Using Fundamental Analysis to Invest

How one investor stays ahead of the crowd with old-fashioned principles.

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When it comes to investing, I'm not as experienced as some other folks. For years, I've relied on keeping things simple and going with index funds from Vanguard. Lately, I've been getting more interested and one of the most basic things about buying stocks is understanding the underlying business.

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While it's not easy to boil a huge company into a bunch of facts and figures (and then making decisions on those), what you need to consider before making any investment is well known and well understood. So, how do you do a proper business valuation?

There are a number of business valuation models, and stock evaluation models, that you can use. One of the most basic ways to evaluate an investment is to make use of fundamental analysis and it's the cornerstone of a lot of analysis approaches.

What is Fundamental Analysis?

As you might imagine, fundamental analysis deals with looking at the fundamentals of an investment. Technical analysis, on the other hand, deals mostly with looking at the numbers associated with an investment, considering the technical aspects of the price action and looking for patterns. With fundamental analysis, though, you are looking at a slightly bigger picture and considering the basic aspects of a stock or other investment.

Some of the items to consider in your fundamental analysis of a company include:

  • Company management
  • Potential for growth
  • Place as an industry leader
  • Whether or not regular profits are achieved
  • Profit margins
  • Business model
  • If a company has a strong business model, and has been showing stable growth under competent management, it might be a good indication that the company is fundamentally sound, and worth considering as an investment.

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    You can also use fundamental analysis when looking into other investments. Consider the underlying fundamentals of a currency: Does the country have a growing economy? Is the country on solid financial footing? Are their political issues that could derail progress or cause instability?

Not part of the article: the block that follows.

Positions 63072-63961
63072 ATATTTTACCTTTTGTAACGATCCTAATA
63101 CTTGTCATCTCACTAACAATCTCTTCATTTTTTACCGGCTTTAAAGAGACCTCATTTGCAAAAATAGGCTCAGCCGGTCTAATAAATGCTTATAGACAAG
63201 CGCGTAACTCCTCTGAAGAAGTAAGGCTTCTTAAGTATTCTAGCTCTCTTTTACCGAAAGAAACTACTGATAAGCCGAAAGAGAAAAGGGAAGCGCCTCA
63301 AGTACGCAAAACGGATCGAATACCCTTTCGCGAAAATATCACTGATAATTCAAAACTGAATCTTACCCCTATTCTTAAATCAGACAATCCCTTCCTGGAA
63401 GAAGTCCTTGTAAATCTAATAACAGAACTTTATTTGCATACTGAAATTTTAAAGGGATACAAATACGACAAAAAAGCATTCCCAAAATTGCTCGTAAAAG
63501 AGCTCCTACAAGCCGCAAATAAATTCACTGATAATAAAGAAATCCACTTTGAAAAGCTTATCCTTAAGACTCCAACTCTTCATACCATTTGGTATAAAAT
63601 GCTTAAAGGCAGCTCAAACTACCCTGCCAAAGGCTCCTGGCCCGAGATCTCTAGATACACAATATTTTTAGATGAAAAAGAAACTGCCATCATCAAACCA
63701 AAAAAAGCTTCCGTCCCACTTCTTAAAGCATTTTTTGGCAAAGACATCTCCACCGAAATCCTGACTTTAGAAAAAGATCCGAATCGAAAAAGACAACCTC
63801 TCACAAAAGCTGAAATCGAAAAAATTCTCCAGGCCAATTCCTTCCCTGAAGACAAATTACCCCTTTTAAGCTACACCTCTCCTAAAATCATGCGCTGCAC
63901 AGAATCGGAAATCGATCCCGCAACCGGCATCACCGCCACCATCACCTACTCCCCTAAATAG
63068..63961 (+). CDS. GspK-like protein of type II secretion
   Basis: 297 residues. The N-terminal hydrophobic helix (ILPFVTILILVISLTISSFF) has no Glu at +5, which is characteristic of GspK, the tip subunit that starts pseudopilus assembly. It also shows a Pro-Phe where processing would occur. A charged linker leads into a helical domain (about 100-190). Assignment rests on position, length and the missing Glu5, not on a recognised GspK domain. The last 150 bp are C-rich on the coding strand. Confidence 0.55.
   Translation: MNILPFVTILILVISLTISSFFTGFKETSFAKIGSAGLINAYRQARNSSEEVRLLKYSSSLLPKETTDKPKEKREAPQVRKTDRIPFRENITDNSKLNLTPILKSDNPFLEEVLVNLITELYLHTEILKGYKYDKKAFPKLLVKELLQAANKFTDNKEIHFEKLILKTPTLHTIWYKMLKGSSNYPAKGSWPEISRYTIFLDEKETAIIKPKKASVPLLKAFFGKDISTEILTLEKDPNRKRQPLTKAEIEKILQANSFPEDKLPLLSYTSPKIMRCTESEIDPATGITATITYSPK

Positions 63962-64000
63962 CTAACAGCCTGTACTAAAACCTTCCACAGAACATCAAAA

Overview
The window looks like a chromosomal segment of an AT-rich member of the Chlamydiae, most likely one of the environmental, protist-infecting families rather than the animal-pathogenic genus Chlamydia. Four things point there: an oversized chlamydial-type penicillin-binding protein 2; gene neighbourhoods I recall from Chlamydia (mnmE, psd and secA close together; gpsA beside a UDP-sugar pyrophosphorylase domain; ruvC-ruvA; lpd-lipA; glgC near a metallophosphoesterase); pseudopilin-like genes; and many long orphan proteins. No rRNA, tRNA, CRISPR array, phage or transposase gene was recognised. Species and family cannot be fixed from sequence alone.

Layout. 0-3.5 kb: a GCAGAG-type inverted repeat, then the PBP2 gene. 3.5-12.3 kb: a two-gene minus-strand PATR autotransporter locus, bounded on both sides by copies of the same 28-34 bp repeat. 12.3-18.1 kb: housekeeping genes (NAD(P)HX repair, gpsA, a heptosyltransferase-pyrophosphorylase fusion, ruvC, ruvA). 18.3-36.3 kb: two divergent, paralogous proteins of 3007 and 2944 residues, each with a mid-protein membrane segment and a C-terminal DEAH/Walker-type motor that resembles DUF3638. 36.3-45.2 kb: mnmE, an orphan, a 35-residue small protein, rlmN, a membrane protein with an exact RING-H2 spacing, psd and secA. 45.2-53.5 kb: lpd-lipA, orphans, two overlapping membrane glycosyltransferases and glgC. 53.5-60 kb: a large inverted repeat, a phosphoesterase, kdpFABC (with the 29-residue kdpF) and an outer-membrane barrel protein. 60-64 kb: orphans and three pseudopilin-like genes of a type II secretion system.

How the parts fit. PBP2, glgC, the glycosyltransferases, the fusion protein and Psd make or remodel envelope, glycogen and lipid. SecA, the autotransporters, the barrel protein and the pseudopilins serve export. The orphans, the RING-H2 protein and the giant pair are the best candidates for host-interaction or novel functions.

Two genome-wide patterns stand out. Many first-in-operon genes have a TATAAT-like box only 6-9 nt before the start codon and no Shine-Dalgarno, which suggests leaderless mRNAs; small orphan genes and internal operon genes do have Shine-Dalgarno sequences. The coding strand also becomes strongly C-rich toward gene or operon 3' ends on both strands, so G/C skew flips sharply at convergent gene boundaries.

You can also apply fundamental analysis to commodities, real estate, bonds and other investments. The key is to look at the big picture of the investment, and make decisions based on whether or not you think that those fundamentals will change.

    During the stock market troubles following the financial crisis, and during the recession, many people, panic-stricken, sold investments that were still, in the long-run, fundamentally sound. Now those stocks have been recovering, and even thriving. A dip in any market overall is not an indication that something has changed fundamentally with an investment.

    Deciding When To Sell

    Of course, there will be times when it becomes necessary to to sell an investment. You can use fundamental analysis to help you make that decision. Rather than following the herd, or listening to a bombastic media personality (Jim Cramer!), look at the big picture of the investment. Have the fundamentals changed? In the case of a stock, you might find that the power structure of the company is changing.

    Or, perhaps the company is losing market share. These types of fundamental shifts might mean that it is time to sell an investment. If you have receive solid returns up until now, there's no harm selling an investment and putting the proceeds into a high-yield savings account until you find the next opportunity.

    In the end, though, there is no way to completely predict the future, or to know what will happen next with any market or any investment. You can use various tools to help you evaluate an investment, and decide whether or not it would work for you. Fundamental analysis can be one way to examine the merits of an investment.

    Jim Wang writes about personal finance at Bargaineering.com. When he's not tackling money issues, he's usually looking forward to his next vacation and writing about it at Wanderlust Journey.